The first anti-TB treatments were developed in 1944, and the disease began to abate throughout the world until the mid 1980s, when the disease began to make a reemergence in the world. Between 1984 and 1992, the disease increased by 20% around the world, and today, the disease infects at least one-third of the world's population ("Tuberculosis"). In fact, the World Health Organization (WHO) calls tuberculosis a "global health emergency" (Editors), and is struggling with ways to combat the disease. Tuberculosis, once thought to be a disease of the past, is now again emerging as one of the world's most dangerous and resilient infectious diseases, and new ways to combat the disease must be developed in order to keep it from spreading even farther in the future.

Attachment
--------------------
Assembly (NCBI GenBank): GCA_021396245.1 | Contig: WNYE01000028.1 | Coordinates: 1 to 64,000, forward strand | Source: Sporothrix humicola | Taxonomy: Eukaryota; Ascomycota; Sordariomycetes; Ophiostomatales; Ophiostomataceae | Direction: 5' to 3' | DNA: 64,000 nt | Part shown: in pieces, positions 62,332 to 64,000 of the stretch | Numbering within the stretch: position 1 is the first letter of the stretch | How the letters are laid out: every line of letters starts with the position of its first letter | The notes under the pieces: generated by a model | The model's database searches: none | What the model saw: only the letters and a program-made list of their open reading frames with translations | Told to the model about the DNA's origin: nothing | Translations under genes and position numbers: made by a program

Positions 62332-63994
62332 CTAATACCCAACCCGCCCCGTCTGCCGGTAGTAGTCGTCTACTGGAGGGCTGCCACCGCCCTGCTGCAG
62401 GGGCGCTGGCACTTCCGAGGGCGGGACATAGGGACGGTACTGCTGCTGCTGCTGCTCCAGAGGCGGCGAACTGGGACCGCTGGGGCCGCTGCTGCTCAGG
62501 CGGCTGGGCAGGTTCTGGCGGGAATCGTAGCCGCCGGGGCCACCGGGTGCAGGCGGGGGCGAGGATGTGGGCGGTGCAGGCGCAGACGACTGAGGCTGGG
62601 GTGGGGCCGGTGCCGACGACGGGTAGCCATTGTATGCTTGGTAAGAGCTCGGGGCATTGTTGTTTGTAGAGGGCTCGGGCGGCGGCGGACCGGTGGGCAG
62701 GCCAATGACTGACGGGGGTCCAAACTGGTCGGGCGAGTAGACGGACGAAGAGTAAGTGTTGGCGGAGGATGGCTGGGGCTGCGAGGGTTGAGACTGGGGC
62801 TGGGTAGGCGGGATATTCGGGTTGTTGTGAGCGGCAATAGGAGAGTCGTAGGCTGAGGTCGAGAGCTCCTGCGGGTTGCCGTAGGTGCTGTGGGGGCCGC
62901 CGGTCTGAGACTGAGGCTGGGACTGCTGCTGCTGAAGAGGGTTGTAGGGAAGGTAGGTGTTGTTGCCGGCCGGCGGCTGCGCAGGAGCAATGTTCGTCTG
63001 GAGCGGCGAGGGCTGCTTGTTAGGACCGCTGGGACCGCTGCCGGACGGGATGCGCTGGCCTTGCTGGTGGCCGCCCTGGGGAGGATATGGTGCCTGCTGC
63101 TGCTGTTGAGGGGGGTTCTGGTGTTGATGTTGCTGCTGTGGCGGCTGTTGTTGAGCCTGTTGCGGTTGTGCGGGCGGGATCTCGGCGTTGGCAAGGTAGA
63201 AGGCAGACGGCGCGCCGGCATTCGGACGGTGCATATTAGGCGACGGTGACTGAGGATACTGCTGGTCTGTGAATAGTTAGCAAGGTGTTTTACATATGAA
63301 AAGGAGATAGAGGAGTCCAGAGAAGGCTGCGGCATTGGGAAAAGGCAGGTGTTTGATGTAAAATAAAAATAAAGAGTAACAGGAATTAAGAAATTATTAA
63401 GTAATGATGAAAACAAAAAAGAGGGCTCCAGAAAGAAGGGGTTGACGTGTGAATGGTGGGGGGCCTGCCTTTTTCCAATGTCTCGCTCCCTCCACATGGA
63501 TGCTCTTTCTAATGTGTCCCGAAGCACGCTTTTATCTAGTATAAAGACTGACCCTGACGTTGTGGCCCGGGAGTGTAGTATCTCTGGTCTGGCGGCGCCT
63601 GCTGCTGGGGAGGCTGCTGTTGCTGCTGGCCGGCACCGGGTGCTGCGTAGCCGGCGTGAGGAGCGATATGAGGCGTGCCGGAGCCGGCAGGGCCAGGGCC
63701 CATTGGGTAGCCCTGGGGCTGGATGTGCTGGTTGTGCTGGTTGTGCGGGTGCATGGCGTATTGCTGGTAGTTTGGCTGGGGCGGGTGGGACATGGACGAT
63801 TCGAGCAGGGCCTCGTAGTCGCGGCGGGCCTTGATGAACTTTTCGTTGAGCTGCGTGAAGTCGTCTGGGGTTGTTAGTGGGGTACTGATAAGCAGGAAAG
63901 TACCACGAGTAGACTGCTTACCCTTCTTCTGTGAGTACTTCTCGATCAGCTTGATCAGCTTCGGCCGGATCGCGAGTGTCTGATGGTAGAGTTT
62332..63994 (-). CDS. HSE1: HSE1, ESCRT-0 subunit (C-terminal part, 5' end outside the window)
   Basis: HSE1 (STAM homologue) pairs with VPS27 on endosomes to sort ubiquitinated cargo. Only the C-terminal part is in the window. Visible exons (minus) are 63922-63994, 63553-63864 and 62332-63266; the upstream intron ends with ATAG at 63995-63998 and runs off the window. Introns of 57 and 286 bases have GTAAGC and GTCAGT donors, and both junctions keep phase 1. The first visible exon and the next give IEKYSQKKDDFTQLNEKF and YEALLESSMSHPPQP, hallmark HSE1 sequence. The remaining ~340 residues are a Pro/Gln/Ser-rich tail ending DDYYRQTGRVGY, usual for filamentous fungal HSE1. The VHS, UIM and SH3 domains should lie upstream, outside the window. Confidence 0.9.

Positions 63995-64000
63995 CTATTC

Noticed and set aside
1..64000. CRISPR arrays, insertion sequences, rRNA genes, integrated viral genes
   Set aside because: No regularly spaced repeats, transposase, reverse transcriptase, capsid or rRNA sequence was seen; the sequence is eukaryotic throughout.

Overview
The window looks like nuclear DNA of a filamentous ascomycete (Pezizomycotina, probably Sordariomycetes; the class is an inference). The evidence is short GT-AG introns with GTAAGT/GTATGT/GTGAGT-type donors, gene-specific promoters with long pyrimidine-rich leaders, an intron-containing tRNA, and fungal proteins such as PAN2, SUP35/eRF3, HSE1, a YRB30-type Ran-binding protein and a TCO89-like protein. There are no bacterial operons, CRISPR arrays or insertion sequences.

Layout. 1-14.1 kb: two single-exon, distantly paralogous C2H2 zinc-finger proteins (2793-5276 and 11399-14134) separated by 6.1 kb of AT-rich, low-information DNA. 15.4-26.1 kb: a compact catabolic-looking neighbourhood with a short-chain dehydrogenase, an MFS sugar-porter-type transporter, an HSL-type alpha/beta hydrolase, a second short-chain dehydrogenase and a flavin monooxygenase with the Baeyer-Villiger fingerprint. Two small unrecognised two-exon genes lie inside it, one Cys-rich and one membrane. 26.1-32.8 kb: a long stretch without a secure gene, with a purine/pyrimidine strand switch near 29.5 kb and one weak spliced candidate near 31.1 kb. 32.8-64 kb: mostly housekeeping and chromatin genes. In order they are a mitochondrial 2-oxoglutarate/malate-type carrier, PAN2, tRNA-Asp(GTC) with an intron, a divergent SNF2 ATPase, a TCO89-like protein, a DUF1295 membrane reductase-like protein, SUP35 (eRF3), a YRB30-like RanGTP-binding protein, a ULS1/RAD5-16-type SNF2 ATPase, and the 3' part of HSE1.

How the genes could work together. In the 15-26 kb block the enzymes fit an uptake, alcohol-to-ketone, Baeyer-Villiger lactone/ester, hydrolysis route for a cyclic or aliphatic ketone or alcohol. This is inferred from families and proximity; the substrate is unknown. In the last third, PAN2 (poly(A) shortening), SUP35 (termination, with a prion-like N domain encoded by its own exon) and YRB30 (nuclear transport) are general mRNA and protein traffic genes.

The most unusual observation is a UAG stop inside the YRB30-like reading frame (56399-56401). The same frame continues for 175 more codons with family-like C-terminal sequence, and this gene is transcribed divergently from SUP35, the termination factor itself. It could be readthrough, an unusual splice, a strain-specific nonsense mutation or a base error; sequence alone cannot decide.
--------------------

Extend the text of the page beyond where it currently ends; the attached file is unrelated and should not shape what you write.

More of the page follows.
While tuberculosis can affect several different areas of the body, it most often affects the lungs. The bacilli can survive for quite some time in the air or on dust, and TB "is an airborne disease, which can be spread by coughing, sneezing, talking or spitting" ("Airborne Disease" 73). Simply put, another person inhales the diseased droplets, some of the airborne bacilli can infect the new person's lungs, and the disease spreads. Someone infected with the disease can spread it to as many as 10 or 20 people a year, who in turn can spread it to as many others, so it is easy to see how it can spread so quickly. Out of those 10 to 20 a year, two to four will actually develop the disease.